YOUNGSTOWN, Ohio - A U.S. Senator is weighing in on that illegal dumping of drilling waste that happened in Youngstown last month.
The Pennsylvania senator wants to know why the incident wasn't reported to his state's Environmental Protection Agency, since it could have potentially affected the state's drinking water.
This question surfaces on the same day those accused of the illegal dumping faced a judge in Youngstown Federal Court.
D&L Energy Owner, Ben Lupo had nothing to say to news reporters after entering a not guilty plea to one count of violating the federal Clean Water Act.
Lupo has been indicted by a federal grand jury along with one of his employees from Hardrock Excavating, Michael Guesman of Cortland.
Investigators say Lupo instructed Guesman to illegally discharge the brine and oilfield waste down a sewer drain.
Those pollutants made their way into the Mahoning River and led to a massive clean-up. Lupo's Attorney Joe Gardner says this is a complicated case, but they are preparing for trial.
"There's two sides to every story, and there's two sides to this. So stay tuned," Attorney Gardner says.
As Lupo also appeals the state's decision to permanently revoke his operating permits for D&L Energy, U.S. Senator Ben Casey of Pennsylvania is questioning the National Resource Center's notification procedures, saying Pennsylvania authorities were never notified about the incident that impacted a portion of the Mahoning River.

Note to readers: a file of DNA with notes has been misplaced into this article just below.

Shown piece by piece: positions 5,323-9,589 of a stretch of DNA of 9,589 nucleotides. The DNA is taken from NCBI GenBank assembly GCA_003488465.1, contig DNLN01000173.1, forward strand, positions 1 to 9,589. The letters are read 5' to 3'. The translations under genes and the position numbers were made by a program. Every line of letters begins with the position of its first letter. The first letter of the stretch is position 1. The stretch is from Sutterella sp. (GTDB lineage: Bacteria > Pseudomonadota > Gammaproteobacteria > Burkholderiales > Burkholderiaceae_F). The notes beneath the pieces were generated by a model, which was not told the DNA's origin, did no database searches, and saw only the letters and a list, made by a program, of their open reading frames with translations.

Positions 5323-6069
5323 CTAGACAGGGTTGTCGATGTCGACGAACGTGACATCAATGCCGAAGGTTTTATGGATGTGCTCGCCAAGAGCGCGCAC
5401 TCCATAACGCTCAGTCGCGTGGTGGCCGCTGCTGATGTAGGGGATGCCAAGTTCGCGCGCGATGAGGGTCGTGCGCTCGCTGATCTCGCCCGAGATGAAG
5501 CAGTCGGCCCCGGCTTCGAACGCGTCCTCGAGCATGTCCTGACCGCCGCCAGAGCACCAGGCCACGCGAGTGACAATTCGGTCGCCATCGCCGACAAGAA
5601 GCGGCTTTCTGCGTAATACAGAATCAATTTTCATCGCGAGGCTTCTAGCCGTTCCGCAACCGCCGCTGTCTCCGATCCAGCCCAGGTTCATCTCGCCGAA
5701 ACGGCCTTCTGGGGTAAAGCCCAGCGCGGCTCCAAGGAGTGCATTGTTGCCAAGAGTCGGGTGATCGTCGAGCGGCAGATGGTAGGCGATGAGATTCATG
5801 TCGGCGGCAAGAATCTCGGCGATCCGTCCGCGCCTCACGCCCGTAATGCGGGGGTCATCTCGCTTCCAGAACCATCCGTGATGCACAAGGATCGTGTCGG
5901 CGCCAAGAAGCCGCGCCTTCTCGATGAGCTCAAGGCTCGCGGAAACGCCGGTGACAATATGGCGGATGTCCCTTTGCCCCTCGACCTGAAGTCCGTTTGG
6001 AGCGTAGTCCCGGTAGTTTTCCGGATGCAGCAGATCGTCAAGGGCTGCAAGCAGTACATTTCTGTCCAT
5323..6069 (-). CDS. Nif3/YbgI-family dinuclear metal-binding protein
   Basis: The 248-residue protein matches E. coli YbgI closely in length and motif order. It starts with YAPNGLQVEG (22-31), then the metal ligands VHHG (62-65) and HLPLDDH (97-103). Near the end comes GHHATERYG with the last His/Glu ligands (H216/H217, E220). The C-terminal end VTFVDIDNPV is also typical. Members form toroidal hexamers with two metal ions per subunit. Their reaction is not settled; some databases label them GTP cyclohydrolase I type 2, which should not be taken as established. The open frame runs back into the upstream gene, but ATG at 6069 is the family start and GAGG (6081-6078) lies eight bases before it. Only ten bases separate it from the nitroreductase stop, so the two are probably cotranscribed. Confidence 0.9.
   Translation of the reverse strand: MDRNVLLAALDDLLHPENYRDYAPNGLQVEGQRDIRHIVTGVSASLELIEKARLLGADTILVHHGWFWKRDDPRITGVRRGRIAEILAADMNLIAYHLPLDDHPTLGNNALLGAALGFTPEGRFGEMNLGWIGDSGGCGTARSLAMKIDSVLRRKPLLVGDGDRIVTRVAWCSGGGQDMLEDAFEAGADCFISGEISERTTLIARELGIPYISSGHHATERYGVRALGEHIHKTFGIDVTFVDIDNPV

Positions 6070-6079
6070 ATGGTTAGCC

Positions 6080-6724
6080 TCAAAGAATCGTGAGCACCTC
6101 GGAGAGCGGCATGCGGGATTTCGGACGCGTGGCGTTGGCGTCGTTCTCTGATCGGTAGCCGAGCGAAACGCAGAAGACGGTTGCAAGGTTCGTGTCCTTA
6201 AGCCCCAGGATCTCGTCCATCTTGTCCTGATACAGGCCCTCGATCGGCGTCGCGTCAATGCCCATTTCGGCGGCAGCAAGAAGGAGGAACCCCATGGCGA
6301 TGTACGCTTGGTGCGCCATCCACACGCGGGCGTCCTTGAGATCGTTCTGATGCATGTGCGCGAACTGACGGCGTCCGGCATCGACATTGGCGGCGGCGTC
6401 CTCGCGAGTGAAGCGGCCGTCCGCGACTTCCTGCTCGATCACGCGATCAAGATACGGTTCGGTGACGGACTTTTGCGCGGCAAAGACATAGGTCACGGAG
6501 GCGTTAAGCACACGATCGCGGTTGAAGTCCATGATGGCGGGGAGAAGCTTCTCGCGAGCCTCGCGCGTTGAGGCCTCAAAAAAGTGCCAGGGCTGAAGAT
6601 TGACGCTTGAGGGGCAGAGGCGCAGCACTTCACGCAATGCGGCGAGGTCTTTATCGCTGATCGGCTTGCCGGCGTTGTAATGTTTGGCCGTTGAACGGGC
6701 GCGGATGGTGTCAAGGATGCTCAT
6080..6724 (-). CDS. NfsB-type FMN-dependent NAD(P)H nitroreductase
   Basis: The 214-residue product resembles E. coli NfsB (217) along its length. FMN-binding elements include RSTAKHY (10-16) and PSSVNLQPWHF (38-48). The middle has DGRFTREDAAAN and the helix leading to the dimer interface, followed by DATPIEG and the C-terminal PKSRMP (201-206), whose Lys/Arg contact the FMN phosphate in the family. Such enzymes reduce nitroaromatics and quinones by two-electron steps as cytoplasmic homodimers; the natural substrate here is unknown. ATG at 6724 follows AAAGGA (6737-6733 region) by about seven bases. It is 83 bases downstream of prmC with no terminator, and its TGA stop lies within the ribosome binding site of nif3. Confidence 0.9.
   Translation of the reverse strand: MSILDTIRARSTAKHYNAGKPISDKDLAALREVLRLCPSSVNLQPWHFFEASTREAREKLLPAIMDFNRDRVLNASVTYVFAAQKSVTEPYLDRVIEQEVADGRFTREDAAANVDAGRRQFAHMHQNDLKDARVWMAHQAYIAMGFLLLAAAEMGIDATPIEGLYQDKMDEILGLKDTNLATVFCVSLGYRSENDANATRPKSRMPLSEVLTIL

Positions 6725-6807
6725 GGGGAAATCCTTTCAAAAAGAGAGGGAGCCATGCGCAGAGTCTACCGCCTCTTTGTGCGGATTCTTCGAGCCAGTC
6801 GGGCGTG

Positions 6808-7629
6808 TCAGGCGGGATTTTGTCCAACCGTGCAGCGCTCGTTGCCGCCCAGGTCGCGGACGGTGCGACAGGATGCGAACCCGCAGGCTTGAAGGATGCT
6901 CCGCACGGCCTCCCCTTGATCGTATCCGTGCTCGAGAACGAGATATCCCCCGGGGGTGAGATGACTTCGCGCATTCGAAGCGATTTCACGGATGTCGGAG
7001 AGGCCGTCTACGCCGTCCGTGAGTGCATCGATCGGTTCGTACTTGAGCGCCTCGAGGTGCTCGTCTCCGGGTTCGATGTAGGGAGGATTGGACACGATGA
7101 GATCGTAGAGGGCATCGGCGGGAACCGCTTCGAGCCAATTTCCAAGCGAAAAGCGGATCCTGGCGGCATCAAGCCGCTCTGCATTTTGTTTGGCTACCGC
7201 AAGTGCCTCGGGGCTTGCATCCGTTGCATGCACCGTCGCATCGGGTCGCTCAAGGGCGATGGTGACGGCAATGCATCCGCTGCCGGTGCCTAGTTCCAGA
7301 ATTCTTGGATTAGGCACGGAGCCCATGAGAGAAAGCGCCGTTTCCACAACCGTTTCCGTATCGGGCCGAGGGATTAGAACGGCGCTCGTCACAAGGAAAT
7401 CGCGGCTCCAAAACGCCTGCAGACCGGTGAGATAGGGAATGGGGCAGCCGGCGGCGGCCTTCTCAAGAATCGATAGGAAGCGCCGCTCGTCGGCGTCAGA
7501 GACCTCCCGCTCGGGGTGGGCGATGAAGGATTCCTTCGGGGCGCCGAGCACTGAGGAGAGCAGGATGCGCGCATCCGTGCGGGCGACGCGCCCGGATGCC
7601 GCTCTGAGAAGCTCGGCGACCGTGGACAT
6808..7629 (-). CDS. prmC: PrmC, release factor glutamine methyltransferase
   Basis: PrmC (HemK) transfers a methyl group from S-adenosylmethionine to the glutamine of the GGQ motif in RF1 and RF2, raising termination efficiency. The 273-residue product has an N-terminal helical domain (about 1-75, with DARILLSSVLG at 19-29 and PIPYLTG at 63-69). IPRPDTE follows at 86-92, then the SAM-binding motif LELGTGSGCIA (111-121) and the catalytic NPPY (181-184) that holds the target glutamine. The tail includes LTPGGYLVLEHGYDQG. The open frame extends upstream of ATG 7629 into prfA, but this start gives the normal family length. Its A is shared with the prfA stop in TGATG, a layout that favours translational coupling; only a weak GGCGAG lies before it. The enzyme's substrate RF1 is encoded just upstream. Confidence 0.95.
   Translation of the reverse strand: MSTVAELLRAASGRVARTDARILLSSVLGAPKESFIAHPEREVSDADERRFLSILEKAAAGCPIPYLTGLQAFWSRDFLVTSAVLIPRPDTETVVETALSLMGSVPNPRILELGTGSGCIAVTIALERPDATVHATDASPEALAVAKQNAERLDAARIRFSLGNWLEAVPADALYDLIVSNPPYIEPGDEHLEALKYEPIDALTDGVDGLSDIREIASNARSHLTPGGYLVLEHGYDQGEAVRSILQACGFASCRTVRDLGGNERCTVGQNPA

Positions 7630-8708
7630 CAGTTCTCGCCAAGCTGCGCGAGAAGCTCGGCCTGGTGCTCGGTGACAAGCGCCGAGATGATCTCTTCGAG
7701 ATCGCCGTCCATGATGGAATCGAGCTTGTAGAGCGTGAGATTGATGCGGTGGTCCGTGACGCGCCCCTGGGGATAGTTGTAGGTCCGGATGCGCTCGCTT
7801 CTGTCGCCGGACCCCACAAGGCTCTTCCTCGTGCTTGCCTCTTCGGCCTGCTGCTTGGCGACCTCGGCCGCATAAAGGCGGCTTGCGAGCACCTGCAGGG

The river flows into Pennsylvania and becomes a drinking water source for some just across the Ohio line.
Senator Casey has sent a letter to the National Resource Center and is quoted as saying, "Quick and timely notification is essential to protecting public health. In this instance, the National Response Center's efforts to notify agencies did not make it to the right people."
From what we have learned, no drinking water source has been jeopardized. A National Response Center representative says they have not yet received the letter from Senator Casey, so they are reserving comment for now.
Meanwhile, some are questioning the activity they see at the D&L property on Salt Springs Road, because D&L's operating permits have been revoked. There are other companies unrelated to the illegal dumping incident, that still operate legally on the property.
Lupo and Guesman face three years in prison if convicted of the federal charge. They also face fines ranging from $50,000 to $250,000.
The company Hardrock Excavating is also charged in the case.